19 December 2013

Measuring Energy

Not sure why the picture shows cost in £. The device is
equally happy to display cost in our native R.
One of the best birthday presents I've ever received was an Energy Monitor given to me by one of my sons this year. Electrical Energy Monitor, to be more accurate, since I hardly see it measuring the other myriad forms of energy. It's one of those that plugs in to the AC supply, and in turn provides a plug for some appliance, allowing you to measure the consumption of that specific device.

As part of the Solar Project, I know to within a gnat's pubic hair width how much electrical energy we consume overall on a month to month, season to season basis, but nailing down the detailed usage of specific appliances has long been a problem – just not a high enough priority to justify running out to buy a monitor. But having been given one,... well, now I'm measuring every electrical device in sight.

I started, predictably, with my PC. My PC is switched on pretty much all day, every day, since it's a Work Device, and although I have been quite conscious about buying lower-power motherboards that actively manage fans and power to the various components, a more efficient (and probably not coincidentally a much quieter) Power Supply, energy efficient CPU and so on, but have nevertheless remained quite in the dark about exactly how much power this beastie draws. I am not so terribly interested in the specific consumption of something like the motherboard or the disks, but of the entire cluster of equipment; the PC box and all it contains, the monitor, all those trickle drain devices hanging off various USB hubs... they're all on at once, and that's what I most needed to get a handle on.

Amazingly, it turns out that my estimates were surprisingly accurate. At a "quiet" level of operation – the stuff we do most of the time: reading emails, browsing the web, typing blog posts and so on – the entire cluster draws around 105W. That's surprisingly little for what is, I confess, quite a decently powerful machine. Well,... it serves me perfectly doing some reasonably heavyweight software development, running the usual array of server applications, development tools and debuggers. I have, of course, avoided getting any sort of serious graphics cards. For a start I have little to no interest or skill in graphic work, and for another I'm not into any level of seriously graphic intensive gaming. (I could probably get into that world quite easily, but I fear – with some justification – getting sucked into a black-hole for time.) So: pleasant to find that my energy conservation efforts were not entirely in vain.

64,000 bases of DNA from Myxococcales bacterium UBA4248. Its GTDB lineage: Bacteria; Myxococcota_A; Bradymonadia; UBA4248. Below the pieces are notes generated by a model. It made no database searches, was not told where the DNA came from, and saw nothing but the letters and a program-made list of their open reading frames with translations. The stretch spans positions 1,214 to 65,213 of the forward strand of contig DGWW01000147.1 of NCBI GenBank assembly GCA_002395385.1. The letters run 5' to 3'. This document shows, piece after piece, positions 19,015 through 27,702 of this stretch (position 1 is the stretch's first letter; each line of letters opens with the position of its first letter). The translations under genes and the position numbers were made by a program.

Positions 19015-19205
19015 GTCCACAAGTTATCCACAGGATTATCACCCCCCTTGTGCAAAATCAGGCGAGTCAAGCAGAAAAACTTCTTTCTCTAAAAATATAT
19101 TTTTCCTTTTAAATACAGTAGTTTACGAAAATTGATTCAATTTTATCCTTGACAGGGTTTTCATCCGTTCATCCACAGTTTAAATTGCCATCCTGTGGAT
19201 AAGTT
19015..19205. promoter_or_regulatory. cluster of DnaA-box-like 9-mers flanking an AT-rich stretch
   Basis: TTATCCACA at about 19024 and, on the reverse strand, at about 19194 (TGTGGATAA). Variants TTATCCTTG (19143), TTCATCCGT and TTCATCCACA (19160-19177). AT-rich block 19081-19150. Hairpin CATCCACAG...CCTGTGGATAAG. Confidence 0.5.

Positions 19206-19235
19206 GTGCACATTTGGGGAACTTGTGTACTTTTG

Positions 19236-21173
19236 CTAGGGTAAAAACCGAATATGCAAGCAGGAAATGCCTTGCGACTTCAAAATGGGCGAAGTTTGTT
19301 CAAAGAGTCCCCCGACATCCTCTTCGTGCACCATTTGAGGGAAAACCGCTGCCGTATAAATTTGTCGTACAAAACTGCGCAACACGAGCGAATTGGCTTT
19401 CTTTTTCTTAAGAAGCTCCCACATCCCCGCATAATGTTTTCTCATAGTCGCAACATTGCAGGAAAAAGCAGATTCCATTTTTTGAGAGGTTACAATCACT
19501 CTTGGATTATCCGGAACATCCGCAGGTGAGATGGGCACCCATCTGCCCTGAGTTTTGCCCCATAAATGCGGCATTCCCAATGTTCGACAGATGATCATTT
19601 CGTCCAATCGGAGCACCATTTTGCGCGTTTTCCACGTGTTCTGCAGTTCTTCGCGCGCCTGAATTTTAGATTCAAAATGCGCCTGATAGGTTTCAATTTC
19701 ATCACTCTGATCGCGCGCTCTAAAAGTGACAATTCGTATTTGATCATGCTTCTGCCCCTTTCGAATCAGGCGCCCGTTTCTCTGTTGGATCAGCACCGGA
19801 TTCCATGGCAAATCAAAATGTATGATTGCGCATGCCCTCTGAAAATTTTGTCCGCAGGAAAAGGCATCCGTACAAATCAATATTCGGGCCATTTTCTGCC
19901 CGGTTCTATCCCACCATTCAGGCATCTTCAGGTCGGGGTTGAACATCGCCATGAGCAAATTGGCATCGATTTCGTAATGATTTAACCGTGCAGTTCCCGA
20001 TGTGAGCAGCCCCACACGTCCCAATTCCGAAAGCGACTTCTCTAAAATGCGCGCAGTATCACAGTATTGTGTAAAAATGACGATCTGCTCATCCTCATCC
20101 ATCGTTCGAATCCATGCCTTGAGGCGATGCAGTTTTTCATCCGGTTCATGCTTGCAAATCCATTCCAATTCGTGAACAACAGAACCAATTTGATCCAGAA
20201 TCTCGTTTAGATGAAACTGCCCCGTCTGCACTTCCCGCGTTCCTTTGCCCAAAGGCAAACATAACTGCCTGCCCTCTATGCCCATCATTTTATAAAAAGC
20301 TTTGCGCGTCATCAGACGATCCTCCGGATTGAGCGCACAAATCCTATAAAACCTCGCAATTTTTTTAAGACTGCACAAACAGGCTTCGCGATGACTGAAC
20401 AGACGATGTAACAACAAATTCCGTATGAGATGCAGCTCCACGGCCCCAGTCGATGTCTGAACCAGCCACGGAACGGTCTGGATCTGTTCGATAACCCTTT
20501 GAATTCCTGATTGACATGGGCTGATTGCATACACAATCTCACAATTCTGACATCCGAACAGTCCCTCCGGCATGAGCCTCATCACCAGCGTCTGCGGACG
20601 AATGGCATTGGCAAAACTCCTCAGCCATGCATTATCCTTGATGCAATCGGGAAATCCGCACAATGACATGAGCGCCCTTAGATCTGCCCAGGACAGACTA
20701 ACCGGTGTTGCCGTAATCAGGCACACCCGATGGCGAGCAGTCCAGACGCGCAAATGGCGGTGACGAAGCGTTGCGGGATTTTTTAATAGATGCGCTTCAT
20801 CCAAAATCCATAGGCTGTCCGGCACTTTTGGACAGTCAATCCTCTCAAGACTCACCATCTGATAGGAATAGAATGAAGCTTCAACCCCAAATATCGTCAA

Power draw does surge up as high as about 150 to 170W in times of more intensive CPU use, but those are pretty transient events. Stuff like my Development Environment starting up and doing a whole bunch of work for perhaps ten or fifteen seconds. I also note that the consumption increases in proportion with the ambient temperature in the office – fans have to work a little harder to cool the electronics when the weather is hot. Some day any decade now I shall get around to installing the long planned for Solar Chimney in the roof as part of the the Whole House Passive Cooling System.

What is disturbing is that the Computer Cluster, much to my consternation, unexpectedly draw around 4.5W when it is "off". What the hell is that? I surmise that it is some parts of the motherboard sitting quietly waiting to be awakened by the ring of the telephone, or some incoming network packets, these all being pretty stock features of most motherboards. I have a Raspberry Pi computer currently doing service as a household network server that only draws 3W at peak, so 4.5W when allegedly "off" is atrocious and unacceptable. I believe I will install a master power switch somewhere on the desk so that I can completely sever the electricity connection at night, thus solving the problem. I need, in any case to do this as part of my Lightning Mitigation Strategy; currently (forgive the pun) I run around unplugging all devices when ever a thunderstorm rolls to near. I've lost many thousands of Rands-worth of kit over the years to lightning induced surges.

So it's been great fun, and quite educational, using the Power Monitor so far. I plan on monitoring the computer for about a week to give me a good estimate of its power use, then I'll move on to the other part of the Compute Centre, the DSL Router, RasPi and associated wall-warts and supporting devices. I don't expect their consumption to amount to very much, but they have the attribute of being always on which is an important factor when sizing the battery pack for a PV Solar setup.

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